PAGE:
“This is the one as in the pictures!” I stammered, as we bounced up and down the potholed trail. The collection of planks held together by some iron wire came closer into view. This was not supposed to be happening.
We had been told that the government had constructed a new bridge. One that was strong and safe, not like the rickety one that was proudly displayed on enormous posters all over the northern areas of Pakistan: a collection of planks held together by some iron wire.
For the previous two months of our journey through north Pakistan, my partner Coen had been keen to cross that bridge. I had vetoed the idea, a fact that was helped by the fact that the bridge had collapsed. However, with quite un-Pakistani speed, the government had constructed a new one, probably because this bridge was the only thing connecting the town of Skardu and the Deosai Plains.
With the news of this newly constructed bridge, Coen concluded that we now had to add this mind-blowing region to our itinerary. I agreed. With K2 to the northeast and Nanga Prabat to the southeast, the area around the Deosai Plains was definitely an attractive destination.
From Skardu we meandered up to the plains, which are an extension of the Tibetan plateau. From jagged, bare mountains, gorges and lakes, we suddenly hit a lightly undulating surface. At about 4,000 meters stretched kilometers of grasslands that are accessible only in summer, and hidden below a layer of snow for the rest of the year. We were there in mid July, when the the Land of Giants (as the plains are locally known) were flowering meadows, while mountaintops in the distance remained perpetually covered in snow.
In 1993, the Deosai Plains became a national park in an effort to protect the Himalayan brown bear. While once there may have been as many as 10,000, today the bears live in small pockets throughout the Himalayas. Golden marmots, on the other hand, live here in large numbers and are easy to spot. The phias, as they are locally called, lay stretched out on flat rocks, taking in the sun or running through the grasslands. They didn’t appear to be disturbed by us.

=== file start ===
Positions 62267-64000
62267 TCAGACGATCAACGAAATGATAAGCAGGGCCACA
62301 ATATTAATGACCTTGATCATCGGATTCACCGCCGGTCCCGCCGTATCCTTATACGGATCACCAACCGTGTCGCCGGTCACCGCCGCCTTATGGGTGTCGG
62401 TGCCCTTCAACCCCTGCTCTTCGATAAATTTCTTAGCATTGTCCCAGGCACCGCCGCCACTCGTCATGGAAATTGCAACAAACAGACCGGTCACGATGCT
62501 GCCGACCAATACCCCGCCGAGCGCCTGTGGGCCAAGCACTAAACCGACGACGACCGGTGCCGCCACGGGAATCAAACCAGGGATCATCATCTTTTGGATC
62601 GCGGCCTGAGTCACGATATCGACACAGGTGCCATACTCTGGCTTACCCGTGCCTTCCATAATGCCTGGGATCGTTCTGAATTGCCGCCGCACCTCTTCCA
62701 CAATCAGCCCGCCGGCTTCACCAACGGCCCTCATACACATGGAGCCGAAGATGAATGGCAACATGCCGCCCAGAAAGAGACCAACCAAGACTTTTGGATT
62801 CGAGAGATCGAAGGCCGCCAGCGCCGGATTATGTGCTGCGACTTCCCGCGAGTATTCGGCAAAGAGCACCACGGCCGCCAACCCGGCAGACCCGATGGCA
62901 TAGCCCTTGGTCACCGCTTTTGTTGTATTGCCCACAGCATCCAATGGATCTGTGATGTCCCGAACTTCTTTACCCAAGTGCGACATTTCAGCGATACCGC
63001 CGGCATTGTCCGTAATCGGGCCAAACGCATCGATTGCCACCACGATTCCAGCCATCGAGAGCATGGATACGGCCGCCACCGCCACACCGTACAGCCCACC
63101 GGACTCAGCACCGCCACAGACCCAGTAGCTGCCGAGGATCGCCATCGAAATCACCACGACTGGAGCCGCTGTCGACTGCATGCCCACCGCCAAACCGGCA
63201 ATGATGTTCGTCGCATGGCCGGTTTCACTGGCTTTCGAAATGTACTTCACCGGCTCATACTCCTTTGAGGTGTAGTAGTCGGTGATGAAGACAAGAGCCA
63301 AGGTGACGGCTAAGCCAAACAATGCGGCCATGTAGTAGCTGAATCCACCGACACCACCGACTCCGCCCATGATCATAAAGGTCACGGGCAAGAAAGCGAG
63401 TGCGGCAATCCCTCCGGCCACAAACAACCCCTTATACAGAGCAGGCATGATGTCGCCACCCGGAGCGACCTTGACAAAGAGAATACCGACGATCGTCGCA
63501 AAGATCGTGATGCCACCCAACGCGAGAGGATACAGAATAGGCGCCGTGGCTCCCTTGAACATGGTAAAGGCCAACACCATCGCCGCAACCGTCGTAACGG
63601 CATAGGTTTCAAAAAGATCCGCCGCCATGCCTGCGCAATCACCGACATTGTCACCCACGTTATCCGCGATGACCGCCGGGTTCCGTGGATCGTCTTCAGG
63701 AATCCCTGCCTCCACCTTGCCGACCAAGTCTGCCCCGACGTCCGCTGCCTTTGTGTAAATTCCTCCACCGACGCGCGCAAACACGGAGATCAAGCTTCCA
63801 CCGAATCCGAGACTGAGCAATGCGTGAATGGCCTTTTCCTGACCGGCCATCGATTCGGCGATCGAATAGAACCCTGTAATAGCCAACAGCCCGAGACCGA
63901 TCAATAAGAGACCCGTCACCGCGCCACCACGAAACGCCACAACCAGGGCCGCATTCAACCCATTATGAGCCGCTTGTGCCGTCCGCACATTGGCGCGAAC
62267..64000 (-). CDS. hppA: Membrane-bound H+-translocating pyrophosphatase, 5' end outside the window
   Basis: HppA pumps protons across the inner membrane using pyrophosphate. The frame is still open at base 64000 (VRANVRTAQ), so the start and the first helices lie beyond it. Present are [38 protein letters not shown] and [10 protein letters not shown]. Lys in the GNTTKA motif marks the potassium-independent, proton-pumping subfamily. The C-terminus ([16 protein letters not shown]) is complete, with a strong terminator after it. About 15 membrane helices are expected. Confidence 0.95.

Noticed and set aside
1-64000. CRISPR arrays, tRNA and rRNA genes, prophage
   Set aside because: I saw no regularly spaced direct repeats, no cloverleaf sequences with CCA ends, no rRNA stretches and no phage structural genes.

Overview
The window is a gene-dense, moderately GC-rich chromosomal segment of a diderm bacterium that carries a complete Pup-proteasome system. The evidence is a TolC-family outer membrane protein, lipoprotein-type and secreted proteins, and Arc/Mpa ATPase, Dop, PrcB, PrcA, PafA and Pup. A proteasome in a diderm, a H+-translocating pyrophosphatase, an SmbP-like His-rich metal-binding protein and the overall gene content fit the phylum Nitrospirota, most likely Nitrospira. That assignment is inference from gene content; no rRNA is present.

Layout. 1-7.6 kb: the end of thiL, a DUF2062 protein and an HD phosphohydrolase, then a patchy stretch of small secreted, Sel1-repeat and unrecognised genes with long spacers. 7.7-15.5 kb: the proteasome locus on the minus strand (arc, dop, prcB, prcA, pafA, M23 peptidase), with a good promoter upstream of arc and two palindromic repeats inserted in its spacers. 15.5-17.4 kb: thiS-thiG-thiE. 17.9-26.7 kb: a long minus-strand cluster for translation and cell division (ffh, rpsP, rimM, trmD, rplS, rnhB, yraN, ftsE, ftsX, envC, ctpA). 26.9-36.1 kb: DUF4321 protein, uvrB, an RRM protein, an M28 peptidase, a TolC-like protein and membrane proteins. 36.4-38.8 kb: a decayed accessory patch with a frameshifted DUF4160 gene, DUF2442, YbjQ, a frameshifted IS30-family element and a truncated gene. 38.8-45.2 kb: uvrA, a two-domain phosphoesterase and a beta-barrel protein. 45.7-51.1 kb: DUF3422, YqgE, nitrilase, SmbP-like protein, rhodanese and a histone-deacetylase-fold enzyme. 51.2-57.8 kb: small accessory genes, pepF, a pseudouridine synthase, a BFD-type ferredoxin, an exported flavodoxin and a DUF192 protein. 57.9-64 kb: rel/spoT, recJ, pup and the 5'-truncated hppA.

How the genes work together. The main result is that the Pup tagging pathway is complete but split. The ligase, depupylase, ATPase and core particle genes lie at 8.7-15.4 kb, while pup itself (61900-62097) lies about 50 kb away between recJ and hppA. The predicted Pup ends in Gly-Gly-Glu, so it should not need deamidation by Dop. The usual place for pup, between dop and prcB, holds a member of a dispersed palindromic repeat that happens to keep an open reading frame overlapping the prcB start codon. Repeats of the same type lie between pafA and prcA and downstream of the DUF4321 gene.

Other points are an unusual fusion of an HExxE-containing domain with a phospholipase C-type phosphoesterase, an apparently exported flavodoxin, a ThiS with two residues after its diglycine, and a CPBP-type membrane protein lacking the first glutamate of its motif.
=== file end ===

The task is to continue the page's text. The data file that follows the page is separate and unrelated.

We easily crossed two bridge-less streams, but the third waterway wasn’t a stream; it was a river and it was too deep. Thankfully there was a bridge. However, this was the bridge from the pictures! Identical! What did they mean, a new bridge had been built?
“Yes, yes, it’s new,” a local confirmed with fervor.
“But it’s the same,” I argued, having expected at least some kind of concrete version this time, and expressing that.
“No, that would have been far too expensive. This one is new, it is strong. Cars cross every day.”
“Those are light-weight, short-based jeeps. Our car weighs three tons. Can it get safely across?” we asked.
Pakistanis are among the kindest people, always willing to help. They don’t like to say, “No, it can’t,” and so the question was useless. We had to trust our guts.
“We’ll cross,” Coen stated.
“I’ll walk and take photos,” I insisted.
The roles were divided without further argument. As I walked across I felt the bridge wobbling lightly with every step. I picked my vantage point on the other side of the river, partly expecting to be photographing a car falling through the bridge. Coen crossed slowly but with determination.
Lo and behold, the bridge held.
Article by Karin-Marijke Vis.